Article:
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Often Meditate on the Eternity of God

In my previous articles about Charnock, I explained how he argued that God is a Spirit and, therefore, not material. After this, Charnock turns to the eternity of God. This order has good reason, and it shows us how astute a metaphysician Charnock was. The two great questions for those who would investigate the nature of reality are: is being made up of two substances or just one, and what being is eternal and what temporal? Having settled the first question, that both matter and spirit are real, Charnock now turns to the second. We can see he is following the plan of Romans 1:20: God is eternal, and God’s divine nature (Spirit, etc) is clearly revealed to us in His works. Charnock then directs his readers to Psalm 90 at the beginning of the following section. Psalm 90, a psalm of Moses, proclaims the eternity of God. The creation is changeable, but God is eternal and unchangeable. God is without beginning and without end. Although the truths of God’s eternity are repeated to us in Scripture, Scripture itself affirms that general revelation makes God’s eternity known to all.

Where Metaphysics Begins

It is a general truth that metaphysics starts with what is eternal. A perusal of the philosophical schools of the world will show this to be true. The primacy of the eternal makes sense as our minds are presented with the changing facts of our experience and the material world, and we naturally wonder what came before to cause these things. Furthermore, if what came before was also temporal and changing, we must continue to look for a shared cause. Children are natural philosophers who ask “Why?” and “Where did that come from?” until an exasperated parent tells them to stop. Our mind looks, both logically and ontologically, for what had no beginning, for what is eternal. Something must have existed from eternity. “If we deny some eternal being, we must deny all being; our own being, the being of everything about us; inconceivable absurdities will arise” (291). Our lives and the choices we make reveal the extent of which we have reflected on the eternity of God. The world had a beginning to its being (278). And we, as part of that world, also had a beginning. We are not gods, and we are not and cannot be without beginning. Our lives and the choices we make reveal the extent of which we have reflected on the eternity of God. Click To Tweet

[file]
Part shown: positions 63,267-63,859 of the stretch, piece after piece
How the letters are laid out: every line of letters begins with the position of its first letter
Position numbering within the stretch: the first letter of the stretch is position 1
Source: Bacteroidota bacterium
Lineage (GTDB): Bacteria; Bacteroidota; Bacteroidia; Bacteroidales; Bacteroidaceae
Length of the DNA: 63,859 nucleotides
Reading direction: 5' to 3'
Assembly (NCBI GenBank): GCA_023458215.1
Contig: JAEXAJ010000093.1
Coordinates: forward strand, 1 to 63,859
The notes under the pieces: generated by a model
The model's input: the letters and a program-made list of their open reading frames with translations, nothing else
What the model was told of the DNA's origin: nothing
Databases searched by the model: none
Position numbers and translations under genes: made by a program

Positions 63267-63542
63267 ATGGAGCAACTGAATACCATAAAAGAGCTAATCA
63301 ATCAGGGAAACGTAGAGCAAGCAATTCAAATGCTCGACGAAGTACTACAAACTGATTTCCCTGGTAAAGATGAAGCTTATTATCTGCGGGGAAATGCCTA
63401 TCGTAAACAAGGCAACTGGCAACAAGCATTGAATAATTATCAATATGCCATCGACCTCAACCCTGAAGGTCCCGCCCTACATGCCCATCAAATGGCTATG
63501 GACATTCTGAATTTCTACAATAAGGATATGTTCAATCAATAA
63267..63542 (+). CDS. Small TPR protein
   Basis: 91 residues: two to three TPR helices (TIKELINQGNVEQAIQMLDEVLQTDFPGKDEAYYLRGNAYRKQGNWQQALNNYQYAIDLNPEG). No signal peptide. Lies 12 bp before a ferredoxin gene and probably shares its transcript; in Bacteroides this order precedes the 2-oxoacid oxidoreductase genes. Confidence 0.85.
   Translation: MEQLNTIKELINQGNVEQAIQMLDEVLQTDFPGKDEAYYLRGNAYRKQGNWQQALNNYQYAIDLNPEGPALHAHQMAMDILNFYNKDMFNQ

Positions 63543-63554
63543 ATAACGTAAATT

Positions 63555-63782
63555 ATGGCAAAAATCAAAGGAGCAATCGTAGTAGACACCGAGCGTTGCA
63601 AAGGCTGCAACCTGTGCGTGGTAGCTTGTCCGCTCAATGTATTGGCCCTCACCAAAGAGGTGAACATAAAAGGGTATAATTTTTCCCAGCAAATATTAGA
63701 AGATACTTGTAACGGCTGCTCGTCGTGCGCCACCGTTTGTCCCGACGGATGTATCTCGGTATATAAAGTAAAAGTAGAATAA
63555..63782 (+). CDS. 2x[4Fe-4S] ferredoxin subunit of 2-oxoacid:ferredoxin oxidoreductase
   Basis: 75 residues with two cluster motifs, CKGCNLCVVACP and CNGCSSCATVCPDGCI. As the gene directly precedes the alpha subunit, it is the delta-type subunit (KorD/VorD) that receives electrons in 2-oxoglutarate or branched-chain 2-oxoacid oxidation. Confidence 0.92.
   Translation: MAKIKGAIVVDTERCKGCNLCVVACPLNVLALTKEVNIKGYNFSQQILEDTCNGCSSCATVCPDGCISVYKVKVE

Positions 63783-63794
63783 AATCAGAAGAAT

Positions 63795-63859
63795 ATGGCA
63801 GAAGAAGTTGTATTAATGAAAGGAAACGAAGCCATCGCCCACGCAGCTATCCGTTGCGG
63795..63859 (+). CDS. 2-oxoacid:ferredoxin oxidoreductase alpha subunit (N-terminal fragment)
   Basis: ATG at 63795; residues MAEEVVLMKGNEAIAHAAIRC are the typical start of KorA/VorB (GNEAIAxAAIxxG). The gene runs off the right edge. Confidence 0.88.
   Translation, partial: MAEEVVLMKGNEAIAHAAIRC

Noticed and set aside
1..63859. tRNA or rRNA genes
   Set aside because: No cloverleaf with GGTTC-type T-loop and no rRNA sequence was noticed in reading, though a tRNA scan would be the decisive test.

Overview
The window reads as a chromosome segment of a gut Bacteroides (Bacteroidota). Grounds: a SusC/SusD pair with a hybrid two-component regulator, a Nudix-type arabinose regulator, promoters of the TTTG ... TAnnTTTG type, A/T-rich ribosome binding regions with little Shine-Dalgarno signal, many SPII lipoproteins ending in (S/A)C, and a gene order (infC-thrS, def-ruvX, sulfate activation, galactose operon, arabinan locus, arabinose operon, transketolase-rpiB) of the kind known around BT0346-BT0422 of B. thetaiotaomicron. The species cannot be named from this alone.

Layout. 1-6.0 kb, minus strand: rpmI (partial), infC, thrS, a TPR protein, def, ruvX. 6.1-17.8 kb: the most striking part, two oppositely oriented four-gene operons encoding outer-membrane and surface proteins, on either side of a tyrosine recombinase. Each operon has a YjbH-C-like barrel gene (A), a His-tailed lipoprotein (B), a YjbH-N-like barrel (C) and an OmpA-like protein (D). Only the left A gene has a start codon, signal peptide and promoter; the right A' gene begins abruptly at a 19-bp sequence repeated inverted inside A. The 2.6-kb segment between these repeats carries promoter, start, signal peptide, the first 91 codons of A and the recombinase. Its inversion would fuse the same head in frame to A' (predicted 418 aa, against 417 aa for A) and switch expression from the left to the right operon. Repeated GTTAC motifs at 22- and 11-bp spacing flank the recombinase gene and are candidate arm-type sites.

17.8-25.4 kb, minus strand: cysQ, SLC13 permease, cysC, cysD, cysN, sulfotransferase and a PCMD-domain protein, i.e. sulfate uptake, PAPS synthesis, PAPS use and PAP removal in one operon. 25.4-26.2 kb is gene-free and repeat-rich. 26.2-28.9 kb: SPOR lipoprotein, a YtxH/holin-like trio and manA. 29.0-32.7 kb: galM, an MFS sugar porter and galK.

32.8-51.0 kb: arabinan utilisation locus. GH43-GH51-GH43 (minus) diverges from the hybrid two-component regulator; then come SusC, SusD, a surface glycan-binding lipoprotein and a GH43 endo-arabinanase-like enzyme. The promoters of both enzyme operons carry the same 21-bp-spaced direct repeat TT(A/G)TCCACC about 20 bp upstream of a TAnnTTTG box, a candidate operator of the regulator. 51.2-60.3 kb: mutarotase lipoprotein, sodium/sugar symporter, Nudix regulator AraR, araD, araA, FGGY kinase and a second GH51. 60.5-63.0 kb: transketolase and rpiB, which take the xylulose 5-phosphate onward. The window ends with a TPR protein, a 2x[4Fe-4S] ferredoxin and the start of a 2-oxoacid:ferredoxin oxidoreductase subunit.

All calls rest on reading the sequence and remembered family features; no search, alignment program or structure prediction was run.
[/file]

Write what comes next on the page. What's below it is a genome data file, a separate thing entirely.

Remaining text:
The religious and philosophical systems of the world can be categorized by what they claim is eternal. The truth of both general and special revelation is that only God is eternal. All else is created by God, and to be created means to be brought into being from nothing (creation ex nihilo, 292). The systems of the world, however, deny the eternity of God or set up the world as co-eternal. In doing this, all of them deny both God and the works of God. Consider pantheism, whether in its Western mystical form (Plotinus) or its Eastern mystical form (Advaita). Pantheism, by teaching that “all is one,” denies the distinction between God and the creation and between matter and spirit. Each of us is in some sense, already “god” and is on the journey of the soul to become one with God.

Or consider Plato and Aristotle. So often, these philosophers are relied upon by natural theologians, and yet they both rejected Yahweh, who was revealed to them in the work of creation, and instead posit a demiurge or unmoved mover who is co-eternal with the world. It is Plato who tells us to forsake the world of change and have a mystical vision of the eternal. Compare Plato’s instruction with the Psalmist who tells us to consider the wondrous works of God in creation and redemption and lift up our praises to Him (Psalm 96:3, Charnock speculates this too is a Psalm of Moses). When God spoke to Job, he directed Job to reflect on creation and what is revealed about God.

The Eternity of the World Refuted

Aristotle’s belief that the world had existed from eternity was the inspiration for one of the first Christian philosophy books. Johannes Philoponus wrote “Against Aristotle on the Eternity of the World” to argue that the world is created. He saw the eternality of the world as an essential teaching of pagan philosophy that needed to be rejected; what the pagans spoke of as their deity was not, in fact, God, who is known in all of His works. This pagan ignorance is why the Apostle Paul’s presentation to the philosophers in Athens begins by highlighting his audience’s concession – they do not know God – at which point Paul moves on to demonstrate that God is known from creation. There is no division between the God of the philosophers and the God of the Bible except to say what the philosophers have incorrectly called “God” has very often been something else. True philosophy, as the study of the creation, can and should demonstrate the existence of God as defined in Westminster Shorter Catechism Q4.